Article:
Obviously, photography has come a long way since the first photographic tripod with a standard 1/4×20 mounting screw was introduced around 1880, but the tripod is as essential for todays slr or dslr cameras as it was back then. Indeed, virtually any professional photographer worth his or her salt owns and uses a number of tripods, from a portrait photography studio, for outdoor photography, to cell phone tripods, many leading pros shoot the vast majority of their images with a tripod as a camera mount. The reason is simple: Keeping the camera as steady as possible during the exposure is still the simplest, surest, and most direct way to ensure outstanding picture quality. Have you ever wondered why use a tripod in daylight? Well daylight or night, it’s necessary for taking long exposure shots.
While everybody knows that a sturdy tripod will help you get sharp pictures when you have to (or want to) shoot at slow shutter speeds, and provides a great camera stand for composing landscapes or portraits, the extreme versatility of these not-so-simple three-legged devices is vastly underappreciated by most photographers. To give you a better idea of what a tripod can do for you, and why no serious photographer should have fewer than two, here’s a handy compendium of tripod capabilities and uses. It’s guaranteed to give you a better appreciation of why good tripod can play a lot more than a supporting role in your photography.
1. Enhancing sharpness: A sturdy, stable tripod that’s properly set up will get you sharper slr pictures every time. Comparison tests prove that even at fast shutter speeds in the 1/250-1/1000 sec range, images shot using a tri pod are measurably sharper than those taken handheld. The rule of thumb, based on 35mm-equivalent focal lengths, is that the slowest hand-holdable shutter speed is one over the focal length of the lens—that is, 1/200 sec with a 200mm lens. However this rule only works up to a given print size—approximately 8×10 inches. If you make larger prints, you’ll need to use a faster shutter speed, or, better yet, a tripod. The optical image stabilization systems built into many late model digital cameras yield sharper handheld images at slower shutter speeds than the rule recommends, but when you’re shooting at long telephoto focal lengths and/or making prints of 11×14 and larger, there’s still no substitute for a good camera stand or tripod, you’ll especially need a tripod for macro photography.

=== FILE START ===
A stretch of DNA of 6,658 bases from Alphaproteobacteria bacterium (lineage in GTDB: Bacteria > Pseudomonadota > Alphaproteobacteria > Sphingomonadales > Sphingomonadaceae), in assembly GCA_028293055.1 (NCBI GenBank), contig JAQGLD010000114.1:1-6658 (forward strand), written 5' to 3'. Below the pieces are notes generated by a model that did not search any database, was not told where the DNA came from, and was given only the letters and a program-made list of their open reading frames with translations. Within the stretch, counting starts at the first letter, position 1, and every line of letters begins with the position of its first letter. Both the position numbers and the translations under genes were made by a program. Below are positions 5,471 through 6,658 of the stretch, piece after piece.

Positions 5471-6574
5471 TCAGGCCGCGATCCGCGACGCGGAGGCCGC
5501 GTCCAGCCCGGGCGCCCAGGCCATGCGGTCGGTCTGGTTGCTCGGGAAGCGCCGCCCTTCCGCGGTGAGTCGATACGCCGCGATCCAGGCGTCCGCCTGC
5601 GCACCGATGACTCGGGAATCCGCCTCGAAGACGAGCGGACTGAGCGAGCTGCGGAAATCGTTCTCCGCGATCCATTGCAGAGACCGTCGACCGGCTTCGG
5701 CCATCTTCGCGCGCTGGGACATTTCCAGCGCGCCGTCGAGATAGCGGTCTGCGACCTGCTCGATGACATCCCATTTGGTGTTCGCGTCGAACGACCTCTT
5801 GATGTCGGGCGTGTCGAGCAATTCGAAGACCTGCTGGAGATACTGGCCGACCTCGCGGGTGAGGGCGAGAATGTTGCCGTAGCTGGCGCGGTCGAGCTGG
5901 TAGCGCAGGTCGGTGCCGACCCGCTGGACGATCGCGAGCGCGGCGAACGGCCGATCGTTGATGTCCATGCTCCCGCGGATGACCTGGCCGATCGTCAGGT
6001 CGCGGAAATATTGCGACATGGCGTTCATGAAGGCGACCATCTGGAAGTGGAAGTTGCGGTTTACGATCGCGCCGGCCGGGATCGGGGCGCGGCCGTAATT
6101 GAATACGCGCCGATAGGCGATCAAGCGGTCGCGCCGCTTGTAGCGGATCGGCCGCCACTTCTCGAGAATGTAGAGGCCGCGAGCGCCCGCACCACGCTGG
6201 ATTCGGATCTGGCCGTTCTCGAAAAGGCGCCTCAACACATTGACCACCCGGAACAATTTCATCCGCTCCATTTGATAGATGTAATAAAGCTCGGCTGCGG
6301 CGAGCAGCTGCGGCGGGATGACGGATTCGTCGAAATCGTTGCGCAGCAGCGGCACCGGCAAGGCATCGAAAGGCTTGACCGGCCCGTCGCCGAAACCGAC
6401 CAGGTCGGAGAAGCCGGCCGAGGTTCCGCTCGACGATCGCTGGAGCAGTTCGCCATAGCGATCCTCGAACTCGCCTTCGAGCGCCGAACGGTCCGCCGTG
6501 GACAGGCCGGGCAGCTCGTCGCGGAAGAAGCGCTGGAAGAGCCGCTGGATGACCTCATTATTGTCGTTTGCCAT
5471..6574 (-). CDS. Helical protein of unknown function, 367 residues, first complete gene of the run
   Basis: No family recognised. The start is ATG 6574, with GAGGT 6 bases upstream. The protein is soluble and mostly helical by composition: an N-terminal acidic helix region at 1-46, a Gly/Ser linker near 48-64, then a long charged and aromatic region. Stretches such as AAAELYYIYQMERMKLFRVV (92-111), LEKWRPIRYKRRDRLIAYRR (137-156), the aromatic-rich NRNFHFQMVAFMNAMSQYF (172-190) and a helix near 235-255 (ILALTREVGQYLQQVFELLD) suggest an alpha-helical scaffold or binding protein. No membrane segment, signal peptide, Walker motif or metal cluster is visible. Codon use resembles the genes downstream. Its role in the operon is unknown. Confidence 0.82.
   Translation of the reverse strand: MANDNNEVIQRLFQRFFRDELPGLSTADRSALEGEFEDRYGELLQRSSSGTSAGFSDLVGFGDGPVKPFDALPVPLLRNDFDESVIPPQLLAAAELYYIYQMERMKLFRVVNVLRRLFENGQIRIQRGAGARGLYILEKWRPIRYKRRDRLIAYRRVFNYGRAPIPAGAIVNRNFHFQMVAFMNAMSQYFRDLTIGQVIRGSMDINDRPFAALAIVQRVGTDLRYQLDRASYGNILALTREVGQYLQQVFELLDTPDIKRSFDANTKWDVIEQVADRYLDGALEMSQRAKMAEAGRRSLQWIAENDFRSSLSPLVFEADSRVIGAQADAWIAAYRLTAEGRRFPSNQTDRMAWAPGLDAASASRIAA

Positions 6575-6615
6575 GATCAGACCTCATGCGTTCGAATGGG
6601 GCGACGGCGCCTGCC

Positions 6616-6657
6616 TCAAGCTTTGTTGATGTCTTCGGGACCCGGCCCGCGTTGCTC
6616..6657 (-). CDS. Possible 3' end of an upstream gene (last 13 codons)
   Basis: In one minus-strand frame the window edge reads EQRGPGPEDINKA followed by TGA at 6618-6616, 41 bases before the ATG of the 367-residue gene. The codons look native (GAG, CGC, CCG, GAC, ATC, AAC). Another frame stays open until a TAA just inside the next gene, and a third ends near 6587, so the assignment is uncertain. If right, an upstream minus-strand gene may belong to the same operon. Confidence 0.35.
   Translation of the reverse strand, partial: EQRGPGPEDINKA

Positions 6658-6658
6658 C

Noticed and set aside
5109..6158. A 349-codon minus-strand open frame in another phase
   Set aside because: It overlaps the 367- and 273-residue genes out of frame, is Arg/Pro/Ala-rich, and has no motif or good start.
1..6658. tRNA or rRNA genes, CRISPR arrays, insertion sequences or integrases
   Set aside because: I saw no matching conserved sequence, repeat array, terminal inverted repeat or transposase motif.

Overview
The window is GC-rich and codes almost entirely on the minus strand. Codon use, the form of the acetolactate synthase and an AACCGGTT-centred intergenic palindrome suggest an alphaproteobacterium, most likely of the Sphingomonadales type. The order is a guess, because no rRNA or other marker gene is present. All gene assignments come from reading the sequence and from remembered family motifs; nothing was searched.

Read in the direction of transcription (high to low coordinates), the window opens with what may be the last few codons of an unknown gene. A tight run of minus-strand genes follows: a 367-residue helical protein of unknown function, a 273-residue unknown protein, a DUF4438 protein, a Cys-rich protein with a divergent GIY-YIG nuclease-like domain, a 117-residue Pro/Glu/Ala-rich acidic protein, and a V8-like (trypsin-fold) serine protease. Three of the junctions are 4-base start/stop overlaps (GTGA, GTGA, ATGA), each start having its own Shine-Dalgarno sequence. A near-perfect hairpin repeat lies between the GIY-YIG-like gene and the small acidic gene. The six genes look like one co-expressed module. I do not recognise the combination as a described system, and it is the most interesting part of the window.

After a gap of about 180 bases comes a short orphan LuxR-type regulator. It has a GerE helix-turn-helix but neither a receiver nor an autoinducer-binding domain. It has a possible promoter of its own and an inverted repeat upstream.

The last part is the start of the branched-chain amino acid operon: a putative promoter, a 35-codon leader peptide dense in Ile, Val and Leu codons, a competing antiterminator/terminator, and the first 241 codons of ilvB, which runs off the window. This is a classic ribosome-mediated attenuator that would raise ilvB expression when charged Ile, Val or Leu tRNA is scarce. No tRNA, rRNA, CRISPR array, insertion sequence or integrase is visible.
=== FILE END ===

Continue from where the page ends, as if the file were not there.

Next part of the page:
2. Enhancing depth of field: To achieve maximum depth of field—an image that’s critically sharp from foreground to background—you must shoot at a relatively small aperture, generally in the f/11 to f/32 range. And to maintain high image quality, it’s best to shoot at ISO 100 to 400. In most cases, unless you’re shooting in brilliant sunshine, this means that you or your camera will select a relatively slow shutter speed in order to provide a proper exposure. The inevitable conclusion: If you require extreme depth of field for pictorial or artistic effects, set your camera on Manual or A (aperture-priority) mode, select a small aperture, and use a tripod.
3. Enhancing capture quality: For reasons alluded to above, a tripod will allow you to set a lower ISO when taking picture under any lighting conditions because you can shoot sharp pictures at slower shutter speeds. Most digital cameras deliver optimum image quality with less “digital grain,” aliasing, artifacts, etc. when you set the ISO to 100 or 200.
4. Enhancing framing precision: A tripod is the supreme image-control device, allowing you to compose the picture perfectly using its panning (lateral rotation) tilting (vertical swing) and center post height adjustments. Many tripods also provide grounder capability for extreme low-angle shooting, and levels on the yoke and/or head platform to aid precise composition and minimize keystoning and other types of linear distortion. Using a tripod is also the only convenient way of shooting multiple frames exactly the same picture at different exposure settings, allowing you to choose the rendition you prefer in terms of tonal range, depth of field, etc.
5. Extending your focal-length range: The longer the focal length of your lens or the focal length setting of your zoom lens, the higher the magnification of the image on the sensor or film. That’s why the image-blurring effects of even a slight amount of camera shake will be amplified at longer focal lengths. Yes, enabling your camera’s image-stabilization systems and shooting at higher shutter speeds can certainly help, but if you often shoot at equivalent focal lengths of 300mm and above, you should be using a sturdy medium-sized or larger tripod, preferably with the center post in its lowest position or extended only minimally for maximum stability. Candidates for hefty tripods used with long lenses include nature photographers, bird photographers, sports photographers and surveillance photographers.
6. Extending your photographic range: The number of subject types and situations where a tripod is essential or highly beneficial is virtually limitless, but here are a few you might consider: A tripod for night photography, shooting time exposures, getting yourself into the picture using the self-timer, remote photography of a pre-planned subject, view, or location, macro photography at high magnifications, architectural and astrophotography, scientific, testing, nature, and identification photography where repeatability is required, time-lapse photography, panoramic photography and of course action photography when you want to blur the background by panning the camera.